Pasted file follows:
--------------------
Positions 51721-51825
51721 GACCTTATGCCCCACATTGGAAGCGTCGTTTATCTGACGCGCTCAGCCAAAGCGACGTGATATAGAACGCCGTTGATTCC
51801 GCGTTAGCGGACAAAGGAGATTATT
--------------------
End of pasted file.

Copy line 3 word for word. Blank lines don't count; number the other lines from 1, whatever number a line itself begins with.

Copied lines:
51801 GCGTTAGCGGACAAAGGAGATTATT